Kurt Busch was reinstated by NASCAR on Wednesday, and he will race this weekend at Phoenix and is eligible for the Chase. With the elimination of the possibility of criminal charges in a domestic violence case involving Busch, the primary impediment to his return to full status as a NASCAR member has been removed.

Steve O’Donnell, NASCAR executive vice president, said in a statement. “We therefore have decided to move him to indefinite probation and waive the Chase requirement. He has fully complied with our reinstatement program during his suspension and the health care expert who conducted his evaluation recommended his immediate return.

Busch was suspended indefinitely by NASCAR on February 20, after the release of a decision following the grant of a protection order against his ex-girlfriend. In the decision, a Delaware county commissioner wrote it was more likely than not that Busch committed an act of domestic abuse against Patricia Driscoll on Friday, Sept. 26.

However, the Delaware attorney general announced last week that Busch wouldn't face criminal charges, saying there was insufficient evidence. Following his reinstatement, Busch's team Stewart Haas Racing announced he will be in the No. 41 car for this weekend's race at Phoenix International Raceway.

Busch's suspension covered three races. Drivers are required to attempt to qualify for each NASCAR race to be eligible for the Chase. However, NASCAR holds the right to grant a waiver for drivers to be eligible for the Chase and has previously done so with Brian Vickers and Tony Stewart. This is the first time NASCAR has used the waiver with a suspension.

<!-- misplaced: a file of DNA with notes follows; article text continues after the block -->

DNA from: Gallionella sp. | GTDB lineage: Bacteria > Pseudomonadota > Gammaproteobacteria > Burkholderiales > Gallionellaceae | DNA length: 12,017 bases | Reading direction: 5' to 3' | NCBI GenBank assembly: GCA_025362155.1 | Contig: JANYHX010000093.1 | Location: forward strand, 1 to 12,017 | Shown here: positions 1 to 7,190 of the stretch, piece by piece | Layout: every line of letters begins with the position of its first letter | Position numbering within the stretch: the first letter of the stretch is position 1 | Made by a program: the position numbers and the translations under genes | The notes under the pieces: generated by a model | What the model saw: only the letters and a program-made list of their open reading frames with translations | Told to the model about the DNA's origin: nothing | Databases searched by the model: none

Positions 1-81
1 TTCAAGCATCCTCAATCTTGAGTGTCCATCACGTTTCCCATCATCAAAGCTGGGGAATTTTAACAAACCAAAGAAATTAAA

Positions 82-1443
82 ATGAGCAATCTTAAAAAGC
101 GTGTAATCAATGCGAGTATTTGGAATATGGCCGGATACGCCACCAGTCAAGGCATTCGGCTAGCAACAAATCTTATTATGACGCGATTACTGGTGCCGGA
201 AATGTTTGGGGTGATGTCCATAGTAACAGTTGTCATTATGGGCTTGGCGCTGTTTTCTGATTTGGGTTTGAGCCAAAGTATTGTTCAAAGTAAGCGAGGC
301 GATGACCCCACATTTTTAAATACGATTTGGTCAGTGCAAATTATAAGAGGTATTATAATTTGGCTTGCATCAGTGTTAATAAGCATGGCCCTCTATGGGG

Chase eligibility for Busch doesn't seem like that much of a stretch either, provided he wins a race. To make the Chase, a driver must win a race and be in the top 30 in points or have enough points to fill the remaining Chase positions assuming there aren't 16 drivers with wins.

In other Busch family news, after replacing soft casts with walking boots on both of his broken feet, Kurt's brother Kyle Buschtook a "field trip" on Wednesday, down to Kyle Busch Motorsports, the Mooresville, North Carolina-based Camping World Truck Series organization that he and wife Samantha co-own.

Kyle has missed each the season's first three Sprint Cup Series races after suffering a compound fracture of his lower right leg and a mid-foot fracture of his left foot in the NASCAR XFINITY Series opener at Daytona International Speedway February 21.

The driver of the No. 18 Joe Gibbs Racing Toyota, which is being driven by David Ragan in Busch's absence, has undergone two surgeries since his Daytona wreck and continues to offer no timetable for a return to racing.